Europe, Spain

Málaga Day 2

December 23-24, 2020

Today was our second and final day in Málaga. Our next city would be Granada, which we would travel to via bus at 5:30 PM. We checked out of our hostal at 11 AM and headed on an adventure to find coffee and to visit the Catedral de la Encarnación de Málaga, or Málaga Cathedral for short in English.

We found a spot to have coffee (which ended up being terrible) and spent quite a while viewing the church and then walking around it. We admired the architecture, learned more about the history, and saw other interesting buildings nearby.

The Málaga Cathedral, both its exterior and interior built in Renaissance architectural style, was built between 1528 and 1782. It is the second tallest cathedral in Andalucía. One of the towers remains unfinished, and the original medieval Moorish walls that bordered it are now missing.

We had lunch at a nearby Italian restaurant, and then we were on our way to our next sites.

Roman Theater and Alcazaba of Málaga

Our next stop was to see the Alcazaba and the Teatro Roman. These sites stand side-by-side. Entrance into the Alcazaba was 1,50€ with a student discount, and the Roman Theater is observed from above without any required entry. Here’s very brief descriptions and some photos that just scratch the surface of how beautiful and intriguing this remant of history was.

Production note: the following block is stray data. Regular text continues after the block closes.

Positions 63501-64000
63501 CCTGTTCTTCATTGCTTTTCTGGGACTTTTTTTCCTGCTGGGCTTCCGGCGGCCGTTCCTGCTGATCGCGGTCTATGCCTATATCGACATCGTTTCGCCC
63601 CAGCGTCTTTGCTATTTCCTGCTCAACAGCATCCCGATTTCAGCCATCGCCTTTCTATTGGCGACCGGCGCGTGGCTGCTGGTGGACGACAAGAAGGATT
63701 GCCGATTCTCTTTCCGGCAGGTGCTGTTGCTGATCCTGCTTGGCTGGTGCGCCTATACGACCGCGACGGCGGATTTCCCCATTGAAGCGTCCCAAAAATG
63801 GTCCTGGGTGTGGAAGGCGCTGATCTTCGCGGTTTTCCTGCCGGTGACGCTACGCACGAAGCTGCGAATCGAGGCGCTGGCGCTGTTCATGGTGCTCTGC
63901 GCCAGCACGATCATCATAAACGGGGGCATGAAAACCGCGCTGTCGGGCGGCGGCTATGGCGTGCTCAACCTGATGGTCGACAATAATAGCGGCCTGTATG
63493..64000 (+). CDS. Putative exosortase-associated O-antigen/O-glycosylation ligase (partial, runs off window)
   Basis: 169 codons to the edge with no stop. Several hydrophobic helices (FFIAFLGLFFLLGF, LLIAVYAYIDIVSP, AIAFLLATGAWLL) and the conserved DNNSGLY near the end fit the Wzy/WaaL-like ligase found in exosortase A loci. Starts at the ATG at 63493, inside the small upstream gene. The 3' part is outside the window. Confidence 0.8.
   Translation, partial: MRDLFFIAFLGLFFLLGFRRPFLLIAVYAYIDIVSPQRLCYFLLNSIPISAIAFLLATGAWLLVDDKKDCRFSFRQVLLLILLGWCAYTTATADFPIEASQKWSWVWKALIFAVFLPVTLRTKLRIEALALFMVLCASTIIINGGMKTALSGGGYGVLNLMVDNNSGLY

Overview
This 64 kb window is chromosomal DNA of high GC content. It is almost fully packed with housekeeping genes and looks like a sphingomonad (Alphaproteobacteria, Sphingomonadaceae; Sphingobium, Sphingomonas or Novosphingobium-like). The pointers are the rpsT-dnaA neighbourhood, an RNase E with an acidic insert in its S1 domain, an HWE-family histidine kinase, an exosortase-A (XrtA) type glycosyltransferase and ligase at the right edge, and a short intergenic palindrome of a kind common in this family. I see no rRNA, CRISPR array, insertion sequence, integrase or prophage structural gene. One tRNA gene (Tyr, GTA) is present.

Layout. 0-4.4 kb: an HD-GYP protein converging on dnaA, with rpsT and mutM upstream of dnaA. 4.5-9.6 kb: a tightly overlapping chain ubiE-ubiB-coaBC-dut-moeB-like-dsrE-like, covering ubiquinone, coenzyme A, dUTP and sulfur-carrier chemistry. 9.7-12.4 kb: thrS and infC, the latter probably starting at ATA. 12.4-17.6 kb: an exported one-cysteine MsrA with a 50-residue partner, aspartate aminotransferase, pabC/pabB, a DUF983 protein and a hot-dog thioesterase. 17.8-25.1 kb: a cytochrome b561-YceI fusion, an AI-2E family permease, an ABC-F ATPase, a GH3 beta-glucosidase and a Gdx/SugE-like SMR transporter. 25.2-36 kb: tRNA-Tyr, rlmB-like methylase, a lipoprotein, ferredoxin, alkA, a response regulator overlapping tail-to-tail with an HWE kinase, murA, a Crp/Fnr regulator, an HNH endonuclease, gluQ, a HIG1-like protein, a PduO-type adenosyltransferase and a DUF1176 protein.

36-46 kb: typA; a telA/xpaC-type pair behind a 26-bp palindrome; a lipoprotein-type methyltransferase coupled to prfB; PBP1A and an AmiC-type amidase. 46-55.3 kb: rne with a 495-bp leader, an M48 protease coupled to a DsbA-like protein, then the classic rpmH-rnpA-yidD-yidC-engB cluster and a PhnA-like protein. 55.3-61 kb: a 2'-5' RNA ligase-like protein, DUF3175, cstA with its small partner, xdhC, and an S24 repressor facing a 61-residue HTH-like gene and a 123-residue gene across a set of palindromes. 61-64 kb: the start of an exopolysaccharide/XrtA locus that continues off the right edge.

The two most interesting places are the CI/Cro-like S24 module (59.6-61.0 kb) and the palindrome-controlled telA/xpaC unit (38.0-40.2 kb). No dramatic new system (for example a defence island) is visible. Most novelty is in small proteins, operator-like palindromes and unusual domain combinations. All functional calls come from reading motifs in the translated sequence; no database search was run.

Alcazaba (Arabic for “citadel”), a defense fortress and palace built between 1057 and 1063 during the era of Muslim rule over Southern Spain. It overlooks the bay and is situated above the remains of the Roman theater and connected to a passageway to the Castle of Gibralfaro. It originally consisted of 110 main towers and some smaller ones.
It’s been restored on multiple occasions but original remnants of the Roman walls and flooring can be found throughout.

The Roman Theatre is the oldest monument in Málaga City and one of the only remaining ancient monuments and symbols of Roman Hispania in the city. It was built in the 1st century under the reign of Caesar Augustus. It was discovered and excavated in the 1950s. It is situated at the base of the Alcabaza fortress.

We spent some more time walking around downtown, then headed to the bus station to travel to our next stop: Granada.

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